My year in books

I finished my Goodreads Challenge a week early this year—115 books—and they sent me my stats, so I thought I’d share them, and look back on the things I read this year to see what stood out, what disappointed, and what was engaging but not overly compelling.

First of all, out of those 115 books, the shortest was 78 pages (an “in-between” novella inserted into a series by the author), and the longest was 848 pages. My total number of pages for the year was 37,627—but since I read another book after the challenge was over, I can up that to 38,001 just in time for the new year.

My “most shelved” book (meaning the one more people on Goodreads read than any other on my list) was It Ends With Us, by Colleen Hoover, which was emphatically not a favorite, but got the need to read at least one of her books (to see what the fuss is about) right out of my system. I have actually read two of them (Verity was the other), and that was enough. I am not her people, nor is she mine.

The “least shelved” (meaning, I guess, that no one on Goodreads knows who this author is, at least in this context) was The Affairs of Ashmore Castle, by Cynthia Harrod-Eagles, an author I know primarily for her mystery series featuring British detective Bill Slider (which I love). She is quite well known in her own country for writing a long saga, The Morland Dynasty, which family is established in book #1 during the Wars of the Roses and continues, as far as I can tell—barring any new books—to #35, which takes place between the World Wars in 1931. The Ashmore books are a new series for her.

My average rating over 115 books was 3.8, which seems generous in retrospect, considering that not many of those books were huge stand-outs for me; but I do tend to be kind with ratings except in the few instances when I am not! On Goodreads, the highest rated book that I read was Godsgrave, by Jay Kristoff, which somewhat surprises me; it’s a walloping good tale to which I personally gave five stars, but it’s both an oddball variant of fantasy and also incredibly violent and bloody, so it doesn’t seem like it would escape those to become highest rated. Kristoff’s fans are legion, however, so perhaps that’s the answer.

I only re-read 11 books this year, which is low for me, but belonging to the “What Should I Read Next?” Facebook group has influenced me in the direction of reading more new books and revisiting fewer nostalgia reads. As usual, about a third of my re-reads were by the inimitable Georgette Heyer.

So, let’s get into some specifics. FIVE-STAR STAND-ALONE BOOKS, in no particular order, were:

AKATA WITCH and its sequel, AKATA WARRIOR, by Nnedi Okorafor
MARY JANE, by Jessica Anya Blau (a coming-of-age charmer set in the years of my youth)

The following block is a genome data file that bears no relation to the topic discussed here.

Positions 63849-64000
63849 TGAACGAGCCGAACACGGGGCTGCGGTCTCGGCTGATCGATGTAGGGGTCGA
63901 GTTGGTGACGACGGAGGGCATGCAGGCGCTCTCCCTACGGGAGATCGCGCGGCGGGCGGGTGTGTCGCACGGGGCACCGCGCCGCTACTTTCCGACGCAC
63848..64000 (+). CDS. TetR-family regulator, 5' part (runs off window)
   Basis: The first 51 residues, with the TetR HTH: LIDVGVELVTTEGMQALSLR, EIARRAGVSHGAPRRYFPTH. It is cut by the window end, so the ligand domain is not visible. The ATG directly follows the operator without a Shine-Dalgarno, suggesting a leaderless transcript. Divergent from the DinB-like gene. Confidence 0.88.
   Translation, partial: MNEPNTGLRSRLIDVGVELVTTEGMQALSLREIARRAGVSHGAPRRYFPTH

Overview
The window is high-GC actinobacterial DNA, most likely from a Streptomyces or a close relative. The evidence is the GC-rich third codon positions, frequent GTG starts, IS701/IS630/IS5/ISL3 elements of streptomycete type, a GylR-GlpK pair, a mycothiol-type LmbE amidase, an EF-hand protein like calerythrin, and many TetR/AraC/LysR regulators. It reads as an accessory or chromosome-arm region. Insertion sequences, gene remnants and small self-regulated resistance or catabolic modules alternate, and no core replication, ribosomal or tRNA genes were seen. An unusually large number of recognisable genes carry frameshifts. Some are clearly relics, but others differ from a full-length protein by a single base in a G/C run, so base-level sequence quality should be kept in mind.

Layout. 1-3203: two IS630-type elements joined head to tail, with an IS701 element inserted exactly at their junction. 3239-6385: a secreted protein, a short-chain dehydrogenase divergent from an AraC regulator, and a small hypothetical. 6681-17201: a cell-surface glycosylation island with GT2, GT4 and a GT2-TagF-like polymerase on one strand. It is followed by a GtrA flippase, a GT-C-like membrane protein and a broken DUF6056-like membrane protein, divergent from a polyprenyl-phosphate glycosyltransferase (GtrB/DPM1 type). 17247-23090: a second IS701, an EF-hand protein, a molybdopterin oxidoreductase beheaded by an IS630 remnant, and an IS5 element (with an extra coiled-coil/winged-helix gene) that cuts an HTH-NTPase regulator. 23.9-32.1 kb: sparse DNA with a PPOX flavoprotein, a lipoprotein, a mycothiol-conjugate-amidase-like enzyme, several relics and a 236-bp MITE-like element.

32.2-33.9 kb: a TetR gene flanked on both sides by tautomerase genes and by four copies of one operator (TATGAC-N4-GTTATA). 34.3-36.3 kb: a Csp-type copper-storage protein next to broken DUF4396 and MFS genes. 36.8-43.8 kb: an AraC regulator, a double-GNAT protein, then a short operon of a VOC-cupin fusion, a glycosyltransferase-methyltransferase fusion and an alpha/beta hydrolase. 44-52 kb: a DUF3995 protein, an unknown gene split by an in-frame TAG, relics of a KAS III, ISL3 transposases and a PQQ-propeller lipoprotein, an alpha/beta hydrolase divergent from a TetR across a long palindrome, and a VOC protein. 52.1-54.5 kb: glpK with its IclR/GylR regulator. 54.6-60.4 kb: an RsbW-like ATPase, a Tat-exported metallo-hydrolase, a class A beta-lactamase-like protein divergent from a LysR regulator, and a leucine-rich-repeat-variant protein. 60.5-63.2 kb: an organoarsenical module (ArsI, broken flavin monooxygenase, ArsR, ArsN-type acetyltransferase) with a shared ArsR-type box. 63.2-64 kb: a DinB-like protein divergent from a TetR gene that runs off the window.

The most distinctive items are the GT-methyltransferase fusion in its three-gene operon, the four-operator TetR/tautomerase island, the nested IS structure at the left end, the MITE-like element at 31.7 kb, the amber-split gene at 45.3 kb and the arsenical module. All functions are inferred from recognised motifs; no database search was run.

WE BEGIN AT THE END, by Chris Whitaker (tragically compelling)
THE ONCE AND FUTURE WITCHES, by Alix E. Harrow
THE TEN THOUSAND DOORS OF JANUARY, also by Alix E. Harrow
BOOK LOVERS, by Emily Henry (turning a trope on its head)
LITTLE SECRETS, by Jennifer Hillier (best suspense/thriller I’ve read in a while!)
JAR OF HEARTS, also by Jennifer Hillier
HOLDING SMOKE, by Elle Cosimano (a re-read of a YA fave)
BIG LIES IN A SMALL TOWN, by Diane Chamberlain

FIVE-STARS that were PART OF A SERIES included:
NEVERNIGHT, by Jay Kristoff (first in an intense science fiction trilogy)
DRAGON AND THIEF, by Timothy Zahn (first in a delightful space opera YA series)

FINLAY DONOVAN IS KILLING IT, by Elle Cosimano (#1 of a trilogy about an author who is mistaken for a contract killer, 3rd book to come out January 31st)
The INTERDEPENDENCY trilogy, by John Scalzi (science fiction that is both thoughtful and humorous)

OTHER BOOKS I particularly enjoyed, even though they had lower ratings, for various reasons:

The ASHMORE CASTLE series (I read the first two books, which is all there are for now), by Cynthia Harrod-Eagles
The CHESAPEAKE BAY SAGA (four books), by Nora Roberts
STATION ELEVEN, by Emily St. John Mandel (love a good dystopian)
MOXIE, by Jennifer Mathieu (YA girl empowerment)
Dervla McTiernan’s stand-alone, THE MURDER RULE
THINGS WE DO IN THE DARK, by Jennifer Hillier
and my last book of the year, RAVEN BLACK, by Ann Cleves, first in her Shetland Island series.

And those are the highlights of my year in reading! I have written/published reviews of all of the books I mentioned here, so if anything piques your interest, go to the search box (“Search this site” at the top right under my logo and description), put in a title or an author, and find out why I called out these favorites.

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